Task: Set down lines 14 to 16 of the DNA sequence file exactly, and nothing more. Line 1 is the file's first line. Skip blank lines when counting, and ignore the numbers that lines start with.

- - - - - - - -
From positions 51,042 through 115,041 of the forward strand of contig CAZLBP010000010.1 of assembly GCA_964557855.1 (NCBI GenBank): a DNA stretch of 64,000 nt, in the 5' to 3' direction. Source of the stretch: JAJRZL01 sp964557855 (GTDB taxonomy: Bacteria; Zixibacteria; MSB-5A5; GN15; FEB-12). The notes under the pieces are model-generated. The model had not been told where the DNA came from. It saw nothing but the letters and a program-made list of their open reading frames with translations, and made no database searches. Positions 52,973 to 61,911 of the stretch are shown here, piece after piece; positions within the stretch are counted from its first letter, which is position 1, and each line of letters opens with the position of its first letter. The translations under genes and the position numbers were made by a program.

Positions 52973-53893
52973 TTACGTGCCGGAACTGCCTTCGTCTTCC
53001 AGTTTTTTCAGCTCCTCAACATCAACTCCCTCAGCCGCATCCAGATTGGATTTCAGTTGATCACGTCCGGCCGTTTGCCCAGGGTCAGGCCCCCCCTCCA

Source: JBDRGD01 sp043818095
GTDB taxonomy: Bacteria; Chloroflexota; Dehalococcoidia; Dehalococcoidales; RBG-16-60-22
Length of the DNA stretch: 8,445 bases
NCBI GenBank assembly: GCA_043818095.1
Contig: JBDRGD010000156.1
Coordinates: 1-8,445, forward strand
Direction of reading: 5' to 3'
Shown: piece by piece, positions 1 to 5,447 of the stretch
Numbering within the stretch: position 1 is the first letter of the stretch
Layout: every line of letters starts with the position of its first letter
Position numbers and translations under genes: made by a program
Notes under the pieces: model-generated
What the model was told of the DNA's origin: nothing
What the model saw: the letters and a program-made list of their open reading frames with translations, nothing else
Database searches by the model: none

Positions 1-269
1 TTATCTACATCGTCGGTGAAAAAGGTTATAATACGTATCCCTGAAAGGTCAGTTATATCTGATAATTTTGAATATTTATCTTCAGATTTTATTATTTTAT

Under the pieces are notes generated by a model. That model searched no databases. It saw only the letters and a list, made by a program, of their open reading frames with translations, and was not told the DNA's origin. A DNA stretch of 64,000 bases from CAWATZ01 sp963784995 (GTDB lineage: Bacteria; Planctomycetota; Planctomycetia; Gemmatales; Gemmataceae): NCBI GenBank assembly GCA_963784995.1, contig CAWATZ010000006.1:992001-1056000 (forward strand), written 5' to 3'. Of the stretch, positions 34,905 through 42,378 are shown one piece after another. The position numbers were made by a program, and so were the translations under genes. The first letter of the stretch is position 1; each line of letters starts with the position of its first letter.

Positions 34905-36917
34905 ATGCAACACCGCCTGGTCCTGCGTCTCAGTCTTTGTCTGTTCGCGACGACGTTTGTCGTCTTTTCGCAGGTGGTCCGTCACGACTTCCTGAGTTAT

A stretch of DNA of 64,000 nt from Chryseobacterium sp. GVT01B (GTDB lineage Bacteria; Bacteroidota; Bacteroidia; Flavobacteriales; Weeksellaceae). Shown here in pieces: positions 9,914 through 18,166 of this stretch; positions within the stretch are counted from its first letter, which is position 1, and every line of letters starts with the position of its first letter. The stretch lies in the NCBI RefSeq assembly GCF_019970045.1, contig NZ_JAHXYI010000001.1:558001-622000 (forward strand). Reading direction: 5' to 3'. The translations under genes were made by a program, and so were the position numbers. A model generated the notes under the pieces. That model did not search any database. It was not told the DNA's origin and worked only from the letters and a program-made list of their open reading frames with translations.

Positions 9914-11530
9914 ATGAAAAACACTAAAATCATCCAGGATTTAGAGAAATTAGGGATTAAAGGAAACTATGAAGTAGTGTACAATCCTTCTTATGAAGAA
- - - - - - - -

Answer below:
Layout: every line of letters starts with the position of its first letter
Position numbers and translations under genes: made by a program
Notes under the pieces: model-generated